Later, when Gallagher-Fishbaugh presented to members the new SB 6—which would require educators to place in the top two evaluation tiers to move up the regular salary schedule—“they applauded,” she recalled.
The Senator wanted to let educators know what they had taught him throughout the process, so he wrote it on a blog he called Lessons Learned. His posts resulted in an outpouring of support from the statewide education community—even if they didn’t agree with Osmond on everything, educators expressed great appreciation for his willingness to listen and his transparency. But some of his colleagues back at the statehouse weren’t so enthused.
“There were conservatives on both sides of the aisle who felt he had set their agendas back, and he took heat for it,” said Gallagher-Fishbaugh. “But all of this work has opened the door not only for us to have a voice, but for those in the legislature who were waiting for this more moderate person to reach out to an unlikely ally. Some of his colleagues even said, ‘Great, thank you, we’ve been waiting.’”
Though at times it seems that too few GOP lawmakers are willing to buck the party line and work with educators to find the best solutions for public education, Osmond isn’t an anomaly. In Washington, Rep. Judy Biggert (R-IL) has taken courageous stands against giving disproportionate weight to standardized test scores in teacher evaluation and voucher schemes that drain tax dollars from public schools to fund private and religious schools.
“My goal is to empower local educators to pursue the strategies that work best for their classroom, and to unleash the kind of innovative thinking our students need to compete and thrive in the 21st century,” said Biggert.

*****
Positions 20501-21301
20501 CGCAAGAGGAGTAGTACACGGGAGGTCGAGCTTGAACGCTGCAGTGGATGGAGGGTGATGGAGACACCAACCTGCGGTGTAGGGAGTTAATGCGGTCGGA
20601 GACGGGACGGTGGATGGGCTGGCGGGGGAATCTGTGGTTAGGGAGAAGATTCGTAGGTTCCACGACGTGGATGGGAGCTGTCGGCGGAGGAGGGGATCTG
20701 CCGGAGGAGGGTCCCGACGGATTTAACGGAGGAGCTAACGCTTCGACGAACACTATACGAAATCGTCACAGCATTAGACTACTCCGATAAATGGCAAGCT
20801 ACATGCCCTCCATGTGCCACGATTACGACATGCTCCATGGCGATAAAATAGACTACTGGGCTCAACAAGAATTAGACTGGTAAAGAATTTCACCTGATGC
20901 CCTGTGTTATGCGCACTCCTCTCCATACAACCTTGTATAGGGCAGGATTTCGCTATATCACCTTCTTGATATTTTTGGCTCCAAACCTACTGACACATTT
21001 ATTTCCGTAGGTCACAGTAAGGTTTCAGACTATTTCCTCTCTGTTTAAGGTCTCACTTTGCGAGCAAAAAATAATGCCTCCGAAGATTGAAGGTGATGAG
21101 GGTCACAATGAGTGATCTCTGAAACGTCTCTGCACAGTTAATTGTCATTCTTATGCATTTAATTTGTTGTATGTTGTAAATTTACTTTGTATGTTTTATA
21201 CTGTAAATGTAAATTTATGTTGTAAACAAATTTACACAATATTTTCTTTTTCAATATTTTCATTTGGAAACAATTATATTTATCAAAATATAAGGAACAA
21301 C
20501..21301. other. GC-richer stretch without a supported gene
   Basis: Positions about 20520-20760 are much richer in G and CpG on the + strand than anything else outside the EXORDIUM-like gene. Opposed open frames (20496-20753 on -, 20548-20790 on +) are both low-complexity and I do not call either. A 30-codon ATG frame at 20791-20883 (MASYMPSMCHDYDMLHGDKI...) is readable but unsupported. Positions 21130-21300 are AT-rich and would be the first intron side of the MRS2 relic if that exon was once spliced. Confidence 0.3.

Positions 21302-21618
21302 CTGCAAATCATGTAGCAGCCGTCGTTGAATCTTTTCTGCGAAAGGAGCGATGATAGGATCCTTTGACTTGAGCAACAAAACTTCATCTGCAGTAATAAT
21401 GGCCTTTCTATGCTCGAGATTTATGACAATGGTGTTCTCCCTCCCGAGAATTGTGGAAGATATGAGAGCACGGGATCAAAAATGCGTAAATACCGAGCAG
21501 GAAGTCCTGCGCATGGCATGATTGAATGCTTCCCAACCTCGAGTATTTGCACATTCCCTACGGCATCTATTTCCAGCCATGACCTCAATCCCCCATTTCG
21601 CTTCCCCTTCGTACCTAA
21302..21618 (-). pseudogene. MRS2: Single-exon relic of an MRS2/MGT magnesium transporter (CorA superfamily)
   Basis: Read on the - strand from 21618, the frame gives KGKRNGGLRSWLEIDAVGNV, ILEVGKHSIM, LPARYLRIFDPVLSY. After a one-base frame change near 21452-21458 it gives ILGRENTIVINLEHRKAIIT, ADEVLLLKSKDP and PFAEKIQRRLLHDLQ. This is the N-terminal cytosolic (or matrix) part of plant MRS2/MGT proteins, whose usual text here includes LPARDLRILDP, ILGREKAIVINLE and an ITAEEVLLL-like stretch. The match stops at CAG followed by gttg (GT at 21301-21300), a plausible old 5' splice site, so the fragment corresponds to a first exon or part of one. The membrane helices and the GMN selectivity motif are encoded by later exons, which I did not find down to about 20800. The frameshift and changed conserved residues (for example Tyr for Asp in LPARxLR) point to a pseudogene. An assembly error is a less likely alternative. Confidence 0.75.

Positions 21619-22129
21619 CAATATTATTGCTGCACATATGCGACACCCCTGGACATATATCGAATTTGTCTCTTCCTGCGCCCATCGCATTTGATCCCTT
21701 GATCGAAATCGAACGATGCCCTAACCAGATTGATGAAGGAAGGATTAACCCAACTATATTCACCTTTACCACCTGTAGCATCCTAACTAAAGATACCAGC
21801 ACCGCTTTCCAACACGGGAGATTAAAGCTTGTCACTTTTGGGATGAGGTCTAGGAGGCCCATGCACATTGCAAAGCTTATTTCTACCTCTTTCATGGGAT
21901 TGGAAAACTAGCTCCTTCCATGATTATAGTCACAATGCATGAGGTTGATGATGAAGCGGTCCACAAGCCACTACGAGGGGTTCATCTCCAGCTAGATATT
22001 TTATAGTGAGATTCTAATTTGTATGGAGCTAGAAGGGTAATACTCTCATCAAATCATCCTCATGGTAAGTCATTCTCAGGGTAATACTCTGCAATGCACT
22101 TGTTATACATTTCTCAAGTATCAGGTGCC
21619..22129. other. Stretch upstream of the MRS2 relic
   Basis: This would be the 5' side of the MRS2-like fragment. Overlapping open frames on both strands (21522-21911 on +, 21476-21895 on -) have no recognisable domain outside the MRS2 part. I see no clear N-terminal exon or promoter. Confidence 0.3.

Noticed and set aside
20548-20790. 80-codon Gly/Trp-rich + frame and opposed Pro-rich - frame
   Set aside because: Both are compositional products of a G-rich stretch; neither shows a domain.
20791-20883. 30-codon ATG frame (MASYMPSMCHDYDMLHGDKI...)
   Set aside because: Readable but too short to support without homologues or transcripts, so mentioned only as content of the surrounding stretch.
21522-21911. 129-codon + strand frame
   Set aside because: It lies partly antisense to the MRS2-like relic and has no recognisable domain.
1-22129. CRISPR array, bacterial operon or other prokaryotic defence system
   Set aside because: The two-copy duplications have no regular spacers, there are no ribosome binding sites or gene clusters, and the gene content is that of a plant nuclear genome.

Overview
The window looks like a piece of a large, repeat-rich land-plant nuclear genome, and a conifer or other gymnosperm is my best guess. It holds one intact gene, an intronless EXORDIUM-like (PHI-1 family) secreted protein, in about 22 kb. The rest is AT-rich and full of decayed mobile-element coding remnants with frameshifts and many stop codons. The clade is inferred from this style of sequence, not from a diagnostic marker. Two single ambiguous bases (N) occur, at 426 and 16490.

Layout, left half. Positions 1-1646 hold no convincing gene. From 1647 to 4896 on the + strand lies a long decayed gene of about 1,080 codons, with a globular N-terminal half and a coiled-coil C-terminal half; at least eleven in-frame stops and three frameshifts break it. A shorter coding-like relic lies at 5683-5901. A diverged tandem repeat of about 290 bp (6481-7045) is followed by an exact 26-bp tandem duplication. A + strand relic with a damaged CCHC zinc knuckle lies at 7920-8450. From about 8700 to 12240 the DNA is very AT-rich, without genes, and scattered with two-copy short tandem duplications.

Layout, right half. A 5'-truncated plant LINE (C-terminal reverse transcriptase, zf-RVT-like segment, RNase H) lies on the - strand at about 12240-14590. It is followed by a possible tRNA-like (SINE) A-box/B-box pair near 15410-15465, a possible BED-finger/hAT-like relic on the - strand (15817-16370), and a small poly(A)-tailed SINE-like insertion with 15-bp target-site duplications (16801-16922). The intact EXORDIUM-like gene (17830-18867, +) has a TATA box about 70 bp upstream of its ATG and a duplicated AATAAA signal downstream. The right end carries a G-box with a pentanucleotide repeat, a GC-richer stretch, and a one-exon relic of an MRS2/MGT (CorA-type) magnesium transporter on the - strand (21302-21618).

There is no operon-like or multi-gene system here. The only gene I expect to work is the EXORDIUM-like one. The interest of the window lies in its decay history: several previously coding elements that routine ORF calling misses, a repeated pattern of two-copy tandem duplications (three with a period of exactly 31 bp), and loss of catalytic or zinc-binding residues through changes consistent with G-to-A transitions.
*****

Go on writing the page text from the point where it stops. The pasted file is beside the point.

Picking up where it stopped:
Like Osmond, Biggert says her view of public education was formed by spending time in classrooms, much of it as a HeadStart volunteer in Chicago. “I’ve seen what a profound difference innovative teachers can make in children’s lives,” said Biggert. “It was by working in the community that I learned to appreciate how crucial early education programs are to ensuring our students have the solid foundation that’s necessary for lifelong learning.”
Cinda Klickna, an English and Advanced Placement literature teacher in Springfield, Illinois, and president of the Illinois Education Association NEA, described Biggert as “an independent leader on public education issues and a strong voice for teachers and school employees.” The Congresswoman has also sponsored legislation to double and extend the federal tax deduction for educators’ out-of-pocket purchases of classroom supplies, and she continues to focus on much needed improvements in education and social services for homeless children.
Back in rural Utah last week, Ryan Anderson was busy getting ready for his students’ return. He reported that since SB 64’s passage in March, administrators and educators have opened up conversations “that are doing good,” and teachers have time every week designated for collaborative work.
“Educators by nature are collaborative, and we do our best work together around student learning,” said Anderson. He wishes he could tell all legislators as much: “Don’t legislate education in isolation—we need to work together.”